31. 31. “I think that lots of like companies and people away from my generation think that we rely and we’re obsessed with gadgets and gizmos and everybody has to buy the newest iPhone and iPad and newest everything. At the end of the day, as a student, all you really know is that is what the internet is for. How you get to it – it doesn’t matter if you don’t own a computer and you have to come to the library to use it. Um…like it’s available to you and you don’t care like how you get it.” ( Focus Group Interview UKU 4th year university student) What factors influence use of systems and services?
    32. 32. Current Research Need for a longitudinal study “to identify how individuals engage in both the virtual and physical worlds to get information for different situations” (Connaway & Dickey 2010, p.56) • Investigation of users and their uses of • Study of visitors and residents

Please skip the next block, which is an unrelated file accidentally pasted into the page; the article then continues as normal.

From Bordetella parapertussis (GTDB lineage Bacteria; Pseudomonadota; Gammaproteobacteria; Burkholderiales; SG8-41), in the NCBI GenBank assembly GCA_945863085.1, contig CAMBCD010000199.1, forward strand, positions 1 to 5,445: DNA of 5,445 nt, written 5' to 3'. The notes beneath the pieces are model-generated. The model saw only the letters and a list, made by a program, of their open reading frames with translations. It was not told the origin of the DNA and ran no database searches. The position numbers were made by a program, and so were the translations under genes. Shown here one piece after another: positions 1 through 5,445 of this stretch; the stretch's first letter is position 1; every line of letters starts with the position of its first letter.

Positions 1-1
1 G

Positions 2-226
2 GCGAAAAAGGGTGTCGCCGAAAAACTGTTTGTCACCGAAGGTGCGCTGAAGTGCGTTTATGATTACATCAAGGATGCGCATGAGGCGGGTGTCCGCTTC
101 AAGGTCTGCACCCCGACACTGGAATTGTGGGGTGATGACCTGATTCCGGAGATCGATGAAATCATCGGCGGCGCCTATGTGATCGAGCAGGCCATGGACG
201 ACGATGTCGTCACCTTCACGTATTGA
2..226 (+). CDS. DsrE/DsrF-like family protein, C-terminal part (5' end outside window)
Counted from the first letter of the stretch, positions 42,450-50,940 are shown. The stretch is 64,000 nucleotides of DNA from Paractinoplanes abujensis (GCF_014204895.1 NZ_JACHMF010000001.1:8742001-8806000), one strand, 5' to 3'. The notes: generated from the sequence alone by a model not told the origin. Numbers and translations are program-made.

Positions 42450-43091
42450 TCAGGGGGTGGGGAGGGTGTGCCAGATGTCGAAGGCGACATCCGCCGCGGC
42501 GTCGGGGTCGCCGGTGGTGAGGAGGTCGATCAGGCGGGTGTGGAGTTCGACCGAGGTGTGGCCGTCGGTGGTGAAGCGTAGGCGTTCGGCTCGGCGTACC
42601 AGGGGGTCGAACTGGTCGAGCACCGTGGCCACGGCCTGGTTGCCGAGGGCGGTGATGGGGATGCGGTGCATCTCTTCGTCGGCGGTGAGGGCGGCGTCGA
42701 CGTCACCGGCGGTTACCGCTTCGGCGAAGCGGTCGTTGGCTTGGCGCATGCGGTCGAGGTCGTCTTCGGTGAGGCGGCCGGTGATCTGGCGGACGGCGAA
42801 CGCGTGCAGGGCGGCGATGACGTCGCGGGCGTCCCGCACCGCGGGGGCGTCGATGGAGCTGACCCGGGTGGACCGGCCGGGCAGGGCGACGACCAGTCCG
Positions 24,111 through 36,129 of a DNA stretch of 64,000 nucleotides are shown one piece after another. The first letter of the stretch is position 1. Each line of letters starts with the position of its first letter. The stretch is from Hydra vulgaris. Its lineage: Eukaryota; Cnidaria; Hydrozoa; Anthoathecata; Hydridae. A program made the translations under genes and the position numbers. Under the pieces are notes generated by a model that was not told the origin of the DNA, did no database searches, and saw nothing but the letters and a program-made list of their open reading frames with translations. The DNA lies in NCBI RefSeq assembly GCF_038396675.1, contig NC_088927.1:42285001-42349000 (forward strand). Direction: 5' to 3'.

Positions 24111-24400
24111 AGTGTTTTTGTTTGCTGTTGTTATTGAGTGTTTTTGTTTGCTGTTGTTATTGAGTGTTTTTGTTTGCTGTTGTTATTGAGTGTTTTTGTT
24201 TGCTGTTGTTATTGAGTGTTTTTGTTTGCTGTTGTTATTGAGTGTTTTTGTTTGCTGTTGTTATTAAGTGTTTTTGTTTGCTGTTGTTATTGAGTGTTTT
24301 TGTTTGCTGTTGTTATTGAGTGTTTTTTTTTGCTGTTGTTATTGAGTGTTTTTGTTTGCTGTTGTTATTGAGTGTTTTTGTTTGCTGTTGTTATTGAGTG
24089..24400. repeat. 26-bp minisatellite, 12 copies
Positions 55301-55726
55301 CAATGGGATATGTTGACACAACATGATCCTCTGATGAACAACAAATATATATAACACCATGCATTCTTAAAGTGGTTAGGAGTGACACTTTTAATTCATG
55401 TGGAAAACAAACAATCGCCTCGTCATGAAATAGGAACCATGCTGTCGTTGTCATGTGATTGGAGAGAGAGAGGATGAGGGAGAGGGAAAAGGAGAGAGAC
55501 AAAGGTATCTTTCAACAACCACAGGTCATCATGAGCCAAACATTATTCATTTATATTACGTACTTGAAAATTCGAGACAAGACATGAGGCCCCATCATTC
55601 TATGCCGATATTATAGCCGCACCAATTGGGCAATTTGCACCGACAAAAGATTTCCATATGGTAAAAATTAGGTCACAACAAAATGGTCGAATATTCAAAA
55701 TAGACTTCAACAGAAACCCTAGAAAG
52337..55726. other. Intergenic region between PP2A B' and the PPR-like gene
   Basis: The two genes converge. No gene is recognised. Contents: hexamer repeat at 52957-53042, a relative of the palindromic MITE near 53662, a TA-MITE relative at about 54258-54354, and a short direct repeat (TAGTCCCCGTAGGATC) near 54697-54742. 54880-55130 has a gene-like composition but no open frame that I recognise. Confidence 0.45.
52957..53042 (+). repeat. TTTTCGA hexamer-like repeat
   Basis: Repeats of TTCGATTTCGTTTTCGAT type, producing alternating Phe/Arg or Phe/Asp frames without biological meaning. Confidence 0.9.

33. 33. References • Connaway, L. S., & Dickey, T. J. (2010). Towards a profile of the researcher of today: What can we learn from JISC projects? Common themes identified in an analysis of JISC Virtual Research Environment and Digital Repository Projects. [Available: http://ie-] • Wakeling, S., Clough, P., Sen, B., & Connaway, L. (2011). If we build it, will they come? Recommendations and WorldCat. Proceedings of the American Society for Information Science and Technology, 48(1), 1–3. • Faniel,I., Yakel, E., McGovern, N., Fear, K., Daniels, M., Kriesberg, A. (2011, August) "Does Trust Matter?" Research Forum of the Society of American Archivists (SAA). Chicago, IL. • White, David, and Lynn Silipigni Connaway. Visitors and Residents: What Motivates Engagement with the Digital Information Environment. 2011. Funded by JISC, OCLC, and Oxford University.
    34. 34. Gracias! Lynn Silipigni Connaway